OBJECTIVES: Acquired von Willebrand syndrome, characterized by the reduction in von Willebrand factor (vWF) large multimers, has recently been considered as one of the causes of gastrointestinal bleeding (GIB). It remains unclear whether its haematological severity is linked with susceptibility to bleeding because the definition of the haematological severity of acquired von Willebrand syndrome has not been precisely determined. This study sought to establish a quantitative methodology to assess the haematological severity of acquired von Willebrand syndrome and to define the threshold for occurrence of GIB in patients implanted with left ventricular assist devices (LVADs). METHODS: In total, 41 patients treated with continuous-flow LVAD implanted between 2011 and 2017 at Tohoku University Hospital were investigated. vWF large multimers were quantitatively evaluated using the ‘vWF large multimer index’ defined as the ratio of a large multimer proportion in total vWF derived from a patient to that from a normal control. Using this index, the amount of vWF large multimers was expressed as a percentage of its normal control value obtained with a simultaneous analysis of each time measurement. RESULTS: Twelve (29%) patients developed GIB events during follow-up periods (median 591 days) after an LVAD implantation. The vWF large multimer index in patients with GIB was significantly lower than that in those without GIB (25.0 ± 10.3% vs 37.5 ± 17.8%, P = 0.008). Most importantly, all patients experiencing GIB exhibited a vWF large multimer index below 40%. CONCLUSIONS: Patients with GIB exhibited a more severe loss of vWF large multimers. The vWF large multimer index may dictate the risk of GIB after an LVAD implantation.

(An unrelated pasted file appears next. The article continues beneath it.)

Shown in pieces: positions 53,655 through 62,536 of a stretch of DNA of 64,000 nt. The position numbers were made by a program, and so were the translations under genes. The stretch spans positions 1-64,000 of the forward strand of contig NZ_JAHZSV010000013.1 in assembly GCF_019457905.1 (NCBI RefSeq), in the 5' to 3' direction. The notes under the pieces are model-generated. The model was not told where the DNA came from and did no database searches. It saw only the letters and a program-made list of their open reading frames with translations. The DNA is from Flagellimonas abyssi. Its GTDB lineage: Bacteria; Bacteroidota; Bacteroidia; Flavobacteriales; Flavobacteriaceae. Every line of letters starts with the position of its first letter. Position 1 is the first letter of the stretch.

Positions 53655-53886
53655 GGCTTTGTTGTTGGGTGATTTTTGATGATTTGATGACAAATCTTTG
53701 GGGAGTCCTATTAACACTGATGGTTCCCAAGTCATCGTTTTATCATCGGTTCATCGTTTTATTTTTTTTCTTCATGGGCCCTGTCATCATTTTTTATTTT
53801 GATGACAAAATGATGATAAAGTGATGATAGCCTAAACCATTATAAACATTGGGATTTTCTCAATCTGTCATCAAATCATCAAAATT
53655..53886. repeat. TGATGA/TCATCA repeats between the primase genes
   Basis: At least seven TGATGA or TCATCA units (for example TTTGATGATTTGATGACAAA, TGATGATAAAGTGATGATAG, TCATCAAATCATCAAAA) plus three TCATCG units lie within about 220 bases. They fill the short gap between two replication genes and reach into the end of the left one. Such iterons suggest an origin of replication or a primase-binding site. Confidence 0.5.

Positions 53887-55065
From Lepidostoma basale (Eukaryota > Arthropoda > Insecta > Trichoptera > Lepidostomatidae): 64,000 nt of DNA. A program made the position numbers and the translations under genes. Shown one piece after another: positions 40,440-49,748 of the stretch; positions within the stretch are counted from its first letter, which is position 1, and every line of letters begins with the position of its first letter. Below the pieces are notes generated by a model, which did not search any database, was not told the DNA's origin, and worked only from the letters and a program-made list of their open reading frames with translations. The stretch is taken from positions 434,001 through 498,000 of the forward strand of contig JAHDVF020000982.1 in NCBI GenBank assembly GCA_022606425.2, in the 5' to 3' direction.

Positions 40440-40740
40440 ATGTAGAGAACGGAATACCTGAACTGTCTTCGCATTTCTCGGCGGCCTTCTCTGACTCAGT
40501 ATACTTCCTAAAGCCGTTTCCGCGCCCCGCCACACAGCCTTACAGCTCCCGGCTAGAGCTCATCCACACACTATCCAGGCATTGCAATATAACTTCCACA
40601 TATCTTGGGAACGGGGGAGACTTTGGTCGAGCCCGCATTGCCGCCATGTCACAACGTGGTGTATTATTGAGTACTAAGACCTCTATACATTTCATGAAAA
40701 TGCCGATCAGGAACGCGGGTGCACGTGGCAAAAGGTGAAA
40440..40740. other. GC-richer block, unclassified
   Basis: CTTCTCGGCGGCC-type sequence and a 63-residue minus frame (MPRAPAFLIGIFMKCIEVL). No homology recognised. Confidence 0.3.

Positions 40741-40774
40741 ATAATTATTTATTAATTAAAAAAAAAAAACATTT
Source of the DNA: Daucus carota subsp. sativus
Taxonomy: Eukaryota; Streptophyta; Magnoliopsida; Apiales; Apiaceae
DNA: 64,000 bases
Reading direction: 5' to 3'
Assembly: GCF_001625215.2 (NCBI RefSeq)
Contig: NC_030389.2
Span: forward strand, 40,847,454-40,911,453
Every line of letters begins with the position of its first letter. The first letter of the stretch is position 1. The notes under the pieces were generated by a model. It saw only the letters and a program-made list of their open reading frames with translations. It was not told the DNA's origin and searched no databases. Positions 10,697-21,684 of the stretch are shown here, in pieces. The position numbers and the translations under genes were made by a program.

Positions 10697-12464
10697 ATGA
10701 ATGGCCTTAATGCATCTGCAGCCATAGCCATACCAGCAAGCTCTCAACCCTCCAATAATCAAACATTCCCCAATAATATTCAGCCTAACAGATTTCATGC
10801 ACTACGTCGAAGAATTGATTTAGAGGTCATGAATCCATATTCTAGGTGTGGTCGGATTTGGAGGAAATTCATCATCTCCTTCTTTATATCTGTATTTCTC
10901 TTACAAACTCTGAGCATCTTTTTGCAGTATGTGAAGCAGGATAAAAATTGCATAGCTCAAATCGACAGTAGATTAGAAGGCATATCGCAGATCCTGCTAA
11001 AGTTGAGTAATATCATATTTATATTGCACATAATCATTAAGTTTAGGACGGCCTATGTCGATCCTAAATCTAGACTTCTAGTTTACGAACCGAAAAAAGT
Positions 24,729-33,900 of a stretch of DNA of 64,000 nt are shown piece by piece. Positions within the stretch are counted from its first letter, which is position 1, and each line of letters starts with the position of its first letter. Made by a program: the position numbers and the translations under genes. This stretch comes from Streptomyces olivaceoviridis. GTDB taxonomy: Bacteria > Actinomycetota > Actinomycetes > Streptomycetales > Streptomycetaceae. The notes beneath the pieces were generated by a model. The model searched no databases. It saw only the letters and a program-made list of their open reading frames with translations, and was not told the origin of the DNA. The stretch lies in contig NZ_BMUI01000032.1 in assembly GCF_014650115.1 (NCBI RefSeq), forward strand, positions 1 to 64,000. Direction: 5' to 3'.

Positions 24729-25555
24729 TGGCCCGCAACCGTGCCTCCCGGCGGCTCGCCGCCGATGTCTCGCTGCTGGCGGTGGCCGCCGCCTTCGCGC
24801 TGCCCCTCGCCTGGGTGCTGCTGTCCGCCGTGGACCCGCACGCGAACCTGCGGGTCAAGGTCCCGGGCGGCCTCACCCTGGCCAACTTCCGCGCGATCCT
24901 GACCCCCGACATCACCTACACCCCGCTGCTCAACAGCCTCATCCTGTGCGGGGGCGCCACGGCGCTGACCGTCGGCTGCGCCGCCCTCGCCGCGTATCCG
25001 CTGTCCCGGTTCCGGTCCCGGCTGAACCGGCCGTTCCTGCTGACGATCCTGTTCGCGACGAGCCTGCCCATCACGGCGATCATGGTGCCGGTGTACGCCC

- Acquired von Willebrand syndrome
- Gastrointestinal bleeding
- Left ventricular assist device